A year and a half ago, I addressed the fact that I felt that I more than likely had clinical depression and that I was possibly even bipolar. But because people in my situation often are also in denial, I never did anything about it.
I had all sorts of excuses. I took an anti-depressent a few years ago that made me a zombie. I am self-employed, so it doesn’t effect my work. It doesn’t effect my life.
Finally, back in February, I took a look around and realized it was effecting my life. We’ve lived in our house for close to a year, and yet there are still boxes. I wanted them gone, but any time I tried to tackle them I would lose interest. I would lose focus while working. I was putting off things that are important (billing work – I hate billing) for things that were more fun. I went through a stamp obsession, a photography obsession, and most recently a knitting obsession. Mike, thank God, is a saint and not only puts up with it but also tries really hard to help me through issues, although depression isn’t really something you can fix. That man has patience like no other.
So I made an appointment with a psychiatrist. Finally. After a year and a half. Although really, I’ve known I needed to do it for at least 10 years, maybe more. It was very, very interesting, to say the least.
I am not bipolar in the classic Type I and Type II sense. However, I have all of the symptoms of Cyclothymia, which is another form of bipolar disorder. (More links here.) My depression isn’t so deep that I can’t function, and my manic times are short, normally just a day or two. And they really are on a cycle, happening about every 3-4 weeks it seems.
Some things all make sense now. Several years ago I took Fasten for a month or two to help lose weight. I went back to the doctor that prescribed it and told him that I felt so much better mentally – able to cope with things, to focus, to get things done. He said it simply wasn’t possible. Little did he know … sure it was. Fasten was an SSRI, effecting the seritonin levels in your brain – which has a positive effect on people with depression in any form. I told the psychiatrist about this, and he said that years ago when he would try out standard anti-depressents with some patients, they would complain of the same “zombie” feeling that I had. Later, they would come back after taking Phen-Fen and report feeling better finally – they way the anti-depressents should have made them feel.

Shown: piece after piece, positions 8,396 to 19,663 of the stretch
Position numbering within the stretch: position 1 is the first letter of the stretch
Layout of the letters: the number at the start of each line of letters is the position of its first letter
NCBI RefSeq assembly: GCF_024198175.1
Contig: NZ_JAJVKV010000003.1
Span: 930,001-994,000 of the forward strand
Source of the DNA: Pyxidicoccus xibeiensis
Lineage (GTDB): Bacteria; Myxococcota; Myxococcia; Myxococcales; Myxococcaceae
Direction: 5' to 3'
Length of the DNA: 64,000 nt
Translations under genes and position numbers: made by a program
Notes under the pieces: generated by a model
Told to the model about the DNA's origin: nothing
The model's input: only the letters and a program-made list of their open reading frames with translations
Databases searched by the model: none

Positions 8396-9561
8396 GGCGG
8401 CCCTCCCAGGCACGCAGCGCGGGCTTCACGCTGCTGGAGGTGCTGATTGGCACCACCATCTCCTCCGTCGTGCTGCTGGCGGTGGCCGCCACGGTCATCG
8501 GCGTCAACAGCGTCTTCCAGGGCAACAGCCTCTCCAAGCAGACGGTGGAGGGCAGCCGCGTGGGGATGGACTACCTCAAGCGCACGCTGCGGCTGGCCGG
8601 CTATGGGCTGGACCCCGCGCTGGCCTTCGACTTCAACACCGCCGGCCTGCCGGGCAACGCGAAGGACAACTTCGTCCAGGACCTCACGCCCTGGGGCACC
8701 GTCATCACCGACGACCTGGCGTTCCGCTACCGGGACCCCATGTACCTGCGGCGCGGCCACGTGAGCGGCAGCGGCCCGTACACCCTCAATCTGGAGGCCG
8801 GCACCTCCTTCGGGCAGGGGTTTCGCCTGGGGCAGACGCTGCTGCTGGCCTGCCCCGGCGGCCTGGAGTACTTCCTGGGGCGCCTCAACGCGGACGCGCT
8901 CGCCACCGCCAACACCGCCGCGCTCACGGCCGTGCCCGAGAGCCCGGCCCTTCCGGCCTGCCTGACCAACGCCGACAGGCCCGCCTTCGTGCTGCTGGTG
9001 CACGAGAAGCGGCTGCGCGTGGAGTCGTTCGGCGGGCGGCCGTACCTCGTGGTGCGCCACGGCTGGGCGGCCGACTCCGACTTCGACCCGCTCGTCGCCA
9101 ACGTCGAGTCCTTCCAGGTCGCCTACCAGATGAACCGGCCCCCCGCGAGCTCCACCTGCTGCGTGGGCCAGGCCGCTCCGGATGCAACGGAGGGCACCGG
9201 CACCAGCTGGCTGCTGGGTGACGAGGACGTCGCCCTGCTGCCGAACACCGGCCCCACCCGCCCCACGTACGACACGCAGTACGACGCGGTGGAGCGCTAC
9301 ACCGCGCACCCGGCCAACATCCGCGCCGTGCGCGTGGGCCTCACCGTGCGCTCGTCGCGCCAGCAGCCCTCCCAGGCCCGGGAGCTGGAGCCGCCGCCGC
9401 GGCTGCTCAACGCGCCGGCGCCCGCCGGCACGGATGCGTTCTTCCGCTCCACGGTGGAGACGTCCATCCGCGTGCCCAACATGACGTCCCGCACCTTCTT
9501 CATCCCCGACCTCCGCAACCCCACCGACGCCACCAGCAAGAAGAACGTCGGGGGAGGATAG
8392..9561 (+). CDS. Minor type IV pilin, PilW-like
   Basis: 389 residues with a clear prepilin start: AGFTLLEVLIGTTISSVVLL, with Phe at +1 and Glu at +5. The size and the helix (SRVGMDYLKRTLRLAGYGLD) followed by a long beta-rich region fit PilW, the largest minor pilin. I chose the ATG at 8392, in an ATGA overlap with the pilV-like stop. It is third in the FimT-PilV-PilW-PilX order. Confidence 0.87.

On top of discussing my past history, symptoms and so forth, we decided to have me take the TOVA test. I told the doctor that I especially have issues with the auditory side of things, much like Jason does. First I did the visual test, which came out close to normal – some concerns, but for the most part, normal. I can focus visually. Then we did the auditory test. It was like I was being tortured, it was that bad. Oh my goodness. High and low tones that I could not tell apart. It was frustrating. Not only did I do terrible on the test, the results are displayed in 4 bar graphs – and one of my graphs had NO bars. None. Then he had me take 10mg of Ritalin, and retest an hour and a half later.
I’ve always wondered what effect Ritalin and other ADD drugs have and if they have any effect at all. Now I can say that they definitely do.
I took the auditory test a second time, expecting it to not be that different. I was wrong. The results were completely different. I could hear the tones. I could focus on the sounds without my mind wondering, counting the tones, or whatever else I was thinking about. I wasn’t frustrated when I finished the test. And my results finally had bars on all 4 graphs.
Instead of being prescribed any form of anti-depressant, I left with samples of Strattera. We are ramping up my dose – today is day 4 of the 25mg; tomorrow I go up to 40mg. I go back in a few weeks to follow up.
So far, so good. So, so, so good. The first day I had a horrid headache – almost like a hangover from the Ritalin. The second day was much better. I’m able to focus while working. I was able to spend time rearranging all of the books in the study – but not in my frantic manic cleaning mode, but rather in an orderly fashion. The internal noise is quieter. I don’t feel so scattered. I feel … good.
I’m glad I finally went to the doctor. I wish I had gone years ago, but everything in life happens for a reason it seems, and it has brought me to a point that I am happy with my life. Maybe that is why I was finally able to face it and go in. As I told him, my life really is good, which makes depression even more frustrating. He called me the sad clown – sad on the inside, but putting on a front of happiness for the world. (I have definite “people pleaser” issues.) Life is good, but I hope that turning this corner will make it even better, for all of us.
If you have any reason to be concerned about your mental health, get help. Talk to a doctor, a counselor, a therapist – whatever. Do it for yourself.